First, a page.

PI3Kβ downstream of GPCRs – crucial partners in oncogenesis

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Oncotarget. 2012; 3:1485-1486. https://doi.org/10.18632/oncotarget.787

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Hashem A Dbouk, Oscar Vadas, Roger L Williams and Jonathan M Backer _

Of the class IA PI3Ks, p110β is the only member to simultaneously signal downstream of both Receptor Tyrosine Kinases (RTKs) and G Protein-Coupled Receptors (GPCRs). While the mechanism of RTK-mediated activation of p85/p110 heterodimers has been characterized [1, 2], defining the mechanism of Gβγ-mediated activation of p110β downstream of GPCRs has been challenging due to the transient nature of the interaction. The binding of p110β to Gβγ is weak, but is reinforced by interactions with lipid membranes, where Gβγ resides. A combination of sequence analysis and hydrogen/deuterium exchange (HDX) coupled to mass spectrometry (MS) experiments has enabled us to map the regions of interaction on both p110β and Gβγ [3]. Furthermore, HDX-MS data analysis provided a unique insight into the mechanism of p110β activation by Gβγ, showing that p110β kinase domain makes stronger interaction with membranes in the presence of Gβγ. The regulatory p85 subunit inhibits basal activity of p110β, largely by the inhibitory contacts that the nSH2 and the cSH2 domains of p85 make with the p110β subunit [1, 2]. The nSH2 contacts the helical domain of p110β close to the residues essential for Gβγ binding. Whether the nSH2 has to disengage from p110β to allow Gβγ binding is still uncertain. In vitro, p110β/p85 truncation constructs lacking either the nSH2 or both SH2 domains are still activated by Gγ. In contrast, activation of p110β/p85 constructs by tyrosyl phosphorylated phosphopeptides require the presence of at least one p85 SH2 domain. Thus, Gβγ and phosphopeptides activate the enzyme via distinct mechanisms, resulting in synergistic activation when both activators are present. Whether there is an allosteric component of activation in addition to membrane recruitment mediated by Gβγ remains an open question. Based on the current results and on the structure of a membrane interacting heterotrimeric G-protein, we can begin to model how the activated p110β would interact with membranes. In this model, Gβγ makes no direct contact with the kinase domain of p110β, suggesting a mechanism where Gβγ stimulates p110β activity by increasing its membrane residence time. A similar mechanism has been proposed for the other Gβγ-sensitive PI3K, p110γ [4]. The crystal structure of p110β in a complex with Gβγ will answer many remaining questions.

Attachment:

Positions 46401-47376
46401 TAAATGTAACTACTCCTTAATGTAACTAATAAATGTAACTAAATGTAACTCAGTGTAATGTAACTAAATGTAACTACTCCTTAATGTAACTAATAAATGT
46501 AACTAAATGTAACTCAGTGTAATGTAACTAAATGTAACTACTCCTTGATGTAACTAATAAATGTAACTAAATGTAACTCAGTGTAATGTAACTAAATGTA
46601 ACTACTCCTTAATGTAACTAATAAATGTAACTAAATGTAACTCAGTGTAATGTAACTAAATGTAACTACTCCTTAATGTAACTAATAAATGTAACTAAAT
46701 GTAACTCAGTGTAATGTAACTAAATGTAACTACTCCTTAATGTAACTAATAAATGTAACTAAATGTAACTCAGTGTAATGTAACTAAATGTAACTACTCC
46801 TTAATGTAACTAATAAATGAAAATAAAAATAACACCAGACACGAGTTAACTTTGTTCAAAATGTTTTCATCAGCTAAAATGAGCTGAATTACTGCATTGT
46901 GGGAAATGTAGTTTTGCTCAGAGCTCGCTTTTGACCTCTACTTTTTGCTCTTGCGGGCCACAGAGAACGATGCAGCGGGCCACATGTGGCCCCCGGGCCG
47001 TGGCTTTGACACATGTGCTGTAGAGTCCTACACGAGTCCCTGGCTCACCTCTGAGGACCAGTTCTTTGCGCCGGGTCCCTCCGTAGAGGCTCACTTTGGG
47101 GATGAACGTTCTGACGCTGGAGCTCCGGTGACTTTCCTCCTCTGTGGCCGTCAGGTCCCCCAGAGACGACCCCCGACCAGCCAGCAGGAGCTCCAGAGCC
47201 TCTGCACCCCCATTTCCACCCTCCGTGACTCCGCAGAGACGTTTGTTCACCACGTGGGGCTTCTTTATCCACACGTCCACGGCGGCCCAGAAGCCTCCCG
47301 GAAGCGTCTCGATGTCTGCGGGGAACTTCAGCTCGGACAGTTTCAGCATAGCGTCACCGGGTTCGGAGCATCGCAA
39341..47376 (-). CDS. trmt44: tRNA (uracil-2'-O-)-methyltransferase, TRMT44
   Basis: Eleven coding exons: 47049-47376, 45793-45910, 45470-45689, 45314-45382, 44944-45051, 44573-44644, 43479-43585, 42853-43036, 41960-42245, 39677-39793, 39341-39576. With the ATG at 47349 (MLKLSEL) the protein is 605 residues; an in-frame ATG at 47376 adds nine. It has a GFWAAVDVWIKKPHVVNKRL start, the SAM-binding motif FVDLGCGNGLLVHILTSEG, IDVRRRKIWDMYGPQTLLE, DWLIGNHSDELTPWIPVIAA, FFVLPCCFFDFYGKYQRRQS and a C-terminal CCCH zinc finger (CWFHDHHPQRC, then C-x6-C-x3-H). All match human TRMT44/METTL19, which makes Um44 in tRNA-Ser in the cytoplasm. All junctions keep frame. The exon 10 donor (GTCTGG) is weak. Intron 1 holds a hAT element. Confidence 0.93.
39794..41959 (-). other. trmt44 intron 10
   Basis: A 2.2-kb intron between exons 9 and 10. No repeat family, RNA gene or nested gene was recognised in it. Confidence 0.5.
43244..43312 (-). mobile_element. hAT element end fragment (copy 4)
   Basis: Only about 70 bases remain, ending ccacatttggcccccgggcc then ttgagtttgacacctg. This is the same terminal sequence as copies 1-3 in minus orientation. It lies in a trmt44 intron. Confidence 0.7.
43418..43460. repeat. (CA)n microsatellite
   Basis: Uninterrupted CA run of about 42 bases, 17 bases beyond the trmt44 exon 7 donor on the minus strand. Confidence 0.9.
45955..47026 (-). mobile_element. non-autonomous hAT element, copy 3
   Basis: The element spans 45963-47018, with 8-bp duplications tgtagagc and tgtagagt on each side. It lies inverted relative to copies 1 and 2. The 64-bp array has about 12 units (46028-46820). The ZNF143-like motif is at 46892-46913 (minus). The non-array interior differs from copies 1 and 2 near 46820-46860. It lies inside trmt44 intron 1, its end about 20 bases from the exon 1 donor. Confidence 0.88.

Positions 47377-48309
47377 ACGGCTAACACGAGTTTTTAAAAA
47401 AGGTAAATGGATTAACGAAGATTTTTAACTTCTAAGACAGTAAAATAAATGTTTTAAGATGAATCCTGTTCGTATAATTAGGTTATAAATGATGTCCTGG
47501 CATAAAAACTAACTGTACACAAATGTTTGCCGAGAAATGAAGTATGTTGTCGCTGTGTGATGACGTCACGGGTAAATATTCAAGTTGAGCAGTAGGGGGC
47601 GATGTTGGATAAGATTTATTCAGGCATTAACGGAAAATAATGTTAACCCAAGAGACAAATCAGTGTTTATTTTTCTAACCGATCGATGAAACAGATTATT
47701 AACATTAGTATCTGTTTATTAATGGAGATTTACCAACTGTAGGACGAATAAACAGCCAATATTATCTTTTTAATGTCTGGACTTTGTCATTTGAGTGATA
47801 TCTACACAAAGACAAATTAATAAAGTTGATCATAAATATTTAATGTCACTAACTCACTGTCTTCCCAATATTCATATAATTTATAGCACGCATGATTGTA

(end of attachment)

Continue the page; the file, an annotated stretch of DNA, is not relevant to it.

Wild-type p110β is transforming when over-expressed in fibroblasts [5], and it is the major p110 isoform required for driving PTEN-/- tumors [6]. However, it has not been previously possible to determine whether GPCR activation of p110β/p85 was required in these cases. Using a mutant p110β or a cell-permeable peptide, both of which block GPCR- mediated but not RTK-mediated activation of p110β/p85, we showed that GPCR inputs to p110β/p85 are required for transformation, proliferation, chemotaxis, and invasion driven by either p110β over-expression or stimulation with GPCR ligands [3]. Furthermore, a requirement for GPCR activation of p110β/p85 was seen in the growth of PTEN-/- cell lines, but not PTEN+/+ cells. Surprisingly, the peptide inhibitor of p110β/Gβγ binding blocked the growth of PTEN-/- cells, whereas the p110β-specific kinase inhibitor, TGX-221, did not. This suggests a role for a Gβγ-mediated scaffolding function of p110β in proliferation. This is consistent with previous studies showing that some functions of p110β are kinase independent [7, 8]. Our work suggests that in some tumors, inhibitors specifically targeting the Gβγ-p110β interaction might be more potent than inhibitors targeting p110β catalytic activity. Our study also suggests that the identification of the GPCRs that drive PTEN-/- tumors could provide an important alternative therapeutic approach for the treatment of these tumors. Understanding the regulation of p110β catalytic activity, as well as defining its scaffolding functions, will be important in developing drugs that target its functions in human disease.

Hashem A. Dbouk: Dept. of Molecular Pharmacology, Albert Einstein College of Medicine, Bronx, NY

Oscar Vadas: MRC Laboratory of Molecular Biology, Cambridge, UK

Roger L. Williams: MRC Laboratory of Molecular Biology, Cambridge, UK

Jonathan M. Backer: Dept. of Molecular Pharmacology, Albert Einstein College of Medicine, Bronx, NY


Roger L. Williams, email:

Jonathan M. Backer, email:

Received: December 14, 2012;

Published: December 18, 2012;


1. Vadas O, Burke JE, Zhang X, Berndt A and Williams RL. Sci Signal. 2011; 4(195):re2.

2. Backer JM. Curr Top Microbiol Immunol. 2010; 346:87-114.

3. Dbouk HA et al. Science signaling. 2012; 5(253):ra89.

4. Brock C et al. J Cell Biol. 2003; 160(1):89-99.

5. Kang S et al. Proc Natl Acad Sci U S A. 2006; 103(5):1289-1294.

6. Wee S et al. Proc Natl Acad Sci U S A. 2008; 105(35):13057-13062.

7. Ciraolo E et al. Science signaling. 2008; 1(36):ra3.

8. Jia S et al. Nature. 2008; 454(7205):776-779.

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